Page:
Bv 141 vs Fw 189

Discussion in 'Aviation' started by SpicyJuan11, May 29, 2015.

  1. SpicyJuan11

    SpicyJuan11 Member

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    Hello, I was wondering what advantages did the Bv 141 have over the Fw 189? Was it ultimately a better choice for the Luftwaffe going with the Fw 189? From what I've seen, the Fw 189 was superb in its role, and was even able to out turn attacking fighters. What if the LW went with the Bv 141?
     
  2. l'Omnivore Sobriquet

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    #2 l'Omnivore Sobriquet, May 30, 2015
    Last edited: May 30, 2015
    If the LW went with the Bv-141 they would have reaped some "dary successfull iniative" short lived aura, reputation from its first months of employ, but the final conclusion as a war contribution couldn't have been any better than the Focke-Wulf's one.
    The FW-189 was a great, truely successful aeroplane and also a welcome millitary design for its days. I doubt the Blohm und Voss could have been any better, though modern itself too. No big gain from the radical layout, the FW-189 being quite uncompromised too.

    Those aeroplanes were slow observation aircrafts requiring a minimum of air superiority above the fields to operate at all. The Fw-189 was truely good when those conditions were met. Even when marginaly. Then after that.... no miracle.
    Feels no need for a Bv-141 really.
    Feels a need for continuated air-superiority above the fields...
     
  3. davebender

    davebender Well-Known Member

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    Quite common for low level recon aircraft to get one engine shot out. What happens to Bv141 under those circumstance? Would it even be controllable?
     
  4. SpicyJuan11

    SpicyJuan11 Member

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    Idk, was the Bv armored well enough? Also, could the Fw 189 fly with only 1 engine?
     
  5. kool kitty89

    kool kitty89 Well-Known Member

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    Would the GR 14M radials or Isotta Fraschini Delta be close enough to the As 410/411 in size/weight to be fitted to the Fw 189 without unreasonably complicated modification to the airframe? That might have been a more promising than the BV 141. (placing the cockpit module on the main fuselage and engines on a pod on a BV-141-like aircraft might have been more interesting too, allowing smaller/less powerful engines in a push-pull arrangement for similar combined performance to the 801 but no toque and potential single engine-out flight capability)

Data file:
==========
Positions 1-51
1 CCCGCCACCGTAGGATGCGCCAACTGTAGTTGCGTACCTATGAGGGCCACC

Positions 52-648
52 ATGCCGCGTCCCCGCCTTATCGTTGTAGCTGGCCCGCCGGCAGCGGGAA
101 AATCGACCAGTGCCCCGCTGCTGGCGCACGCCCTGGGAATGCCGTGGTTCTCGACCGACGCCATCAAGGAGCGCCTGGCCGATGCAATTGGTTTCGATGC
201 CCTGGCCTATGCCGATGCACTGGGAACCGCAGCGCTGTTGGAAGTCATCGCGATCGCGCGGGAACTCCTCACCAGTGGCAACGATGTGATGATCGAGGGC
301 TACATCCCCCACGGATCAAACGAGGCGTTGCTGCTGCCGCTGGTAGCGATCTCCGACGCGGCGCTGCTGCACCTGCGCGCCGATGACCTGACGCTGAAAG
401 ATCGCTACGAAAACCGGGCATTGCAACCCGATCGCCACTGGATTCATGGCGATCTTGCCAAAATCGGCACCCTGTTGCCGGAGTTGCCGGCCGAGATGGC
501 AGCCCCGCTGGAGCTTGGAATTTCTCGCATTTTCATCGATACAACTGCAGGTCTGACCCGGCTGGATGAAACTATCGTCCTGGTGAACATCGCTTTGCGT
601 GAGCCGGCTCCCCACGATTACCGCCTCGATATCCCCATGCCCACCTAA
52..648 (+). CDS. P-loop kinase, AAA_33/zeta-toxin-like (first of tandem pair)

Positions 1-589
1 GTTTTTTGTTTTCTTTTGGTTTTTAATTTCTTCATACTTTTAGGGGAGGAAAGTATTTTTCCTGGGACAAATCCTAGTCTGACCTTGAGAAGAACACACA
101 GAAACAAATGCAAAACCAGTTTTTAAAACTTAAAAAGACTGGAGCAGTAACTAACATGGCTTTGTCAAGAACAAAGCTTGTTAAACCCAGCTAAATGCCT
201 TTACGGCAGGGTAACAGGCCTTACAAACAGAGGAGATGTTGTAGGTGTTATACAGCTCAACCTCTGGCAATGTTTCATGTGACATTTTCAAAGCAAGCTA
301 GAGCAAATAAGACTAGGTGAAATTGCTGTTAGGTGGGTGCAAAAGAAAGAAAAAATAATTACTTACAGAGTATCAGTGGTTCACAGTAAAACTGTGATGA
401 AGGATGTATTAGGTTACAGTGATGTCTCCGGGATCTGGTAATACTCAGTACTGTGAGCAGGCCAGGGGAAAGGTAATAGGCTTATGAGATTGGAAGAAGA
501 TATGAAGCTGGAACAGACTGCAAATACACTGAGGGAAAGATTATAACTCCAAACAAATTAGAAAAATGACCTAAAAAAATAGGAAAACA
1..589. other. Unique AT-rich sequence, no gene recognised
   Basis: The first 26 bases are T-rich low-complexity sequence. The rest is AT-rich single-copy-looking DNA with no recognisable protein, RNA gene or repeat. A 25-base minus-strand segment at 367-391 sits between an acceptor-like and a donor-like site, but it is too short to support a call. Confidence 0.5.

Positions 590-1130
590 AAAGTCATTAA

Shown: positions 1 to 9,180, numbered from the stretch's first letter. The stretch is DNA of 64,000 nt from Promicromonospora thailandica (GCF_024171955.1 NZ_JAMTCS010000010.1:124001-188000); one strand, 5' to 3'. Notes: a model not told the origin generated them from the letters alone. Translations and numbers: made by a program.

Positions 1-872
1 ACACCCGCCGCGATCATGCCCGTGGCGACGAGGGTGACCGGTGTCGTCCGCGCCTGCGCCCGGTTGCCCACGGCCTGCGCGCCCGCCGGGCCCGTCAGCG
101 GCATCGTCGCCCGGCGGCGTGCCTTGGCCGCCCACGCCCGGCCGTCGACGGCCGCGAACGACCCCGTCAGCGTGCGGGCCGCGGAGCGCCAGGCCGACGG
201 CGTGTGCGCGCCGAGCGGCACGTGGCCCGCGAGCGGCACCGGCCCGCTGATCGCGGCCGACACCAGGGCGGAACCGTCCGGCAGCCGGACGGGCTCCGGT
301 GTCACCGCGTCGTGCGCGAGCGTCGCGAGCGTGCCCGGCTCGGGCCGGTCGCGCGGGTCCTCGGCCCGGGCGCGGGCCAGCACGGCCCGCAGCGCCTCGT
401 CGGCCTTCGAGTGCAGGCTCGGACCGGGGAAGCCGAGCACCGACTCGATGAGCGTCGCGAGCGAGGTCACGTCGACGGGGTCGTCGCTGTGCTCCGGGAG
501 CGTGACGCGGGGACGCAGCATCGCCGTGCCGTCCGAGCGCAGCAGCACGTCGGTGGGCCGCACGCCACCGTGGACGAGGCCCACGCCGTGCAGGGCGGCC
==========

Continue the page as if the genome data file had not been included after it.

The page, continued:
6. SpicyJuan11

    SpicyJuan11 Member

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    Well the GR and Isotta weighed at 924 and 1,111 pounds respectively compared to the 694 of the Argus, so idk, you tell me?
     
  7. Denniss

    Denniss Active Member

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    There was actually zero chance to get the BV 141B with BMW 801 into production - insufficient engine availability, Fw 190 with much higher priority. Chances for the BV 141A with BMW 132 were not better either due to Ju 52 eating 3 per a/c.
    I have some doubts about flying capabilities of the BV 141 - the A had similar weight as Fw 189 and was not really faster, the B was much heavier but despite it's gain in power the speed advantage was not that high + the speed gain was at medium alt (tac recon needs low alt speed). Don't know how test reports stated maneuverability of the 141 vs 189.
     
  8. Shortround6

    Shortround6 Well-Known Member

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    There may be a problem getting either engine. the workers/management at G-R walked a fine line between obstructing production and getting reprisals from the Gremans, one account claims actual production was about 25% of what the Germans planned/hoped for. Some of the German planes powered by G-R engines were powered by engines pulled from existing French aircraft as they were scrapped (or partially scrapped) so that supply does have it's limits.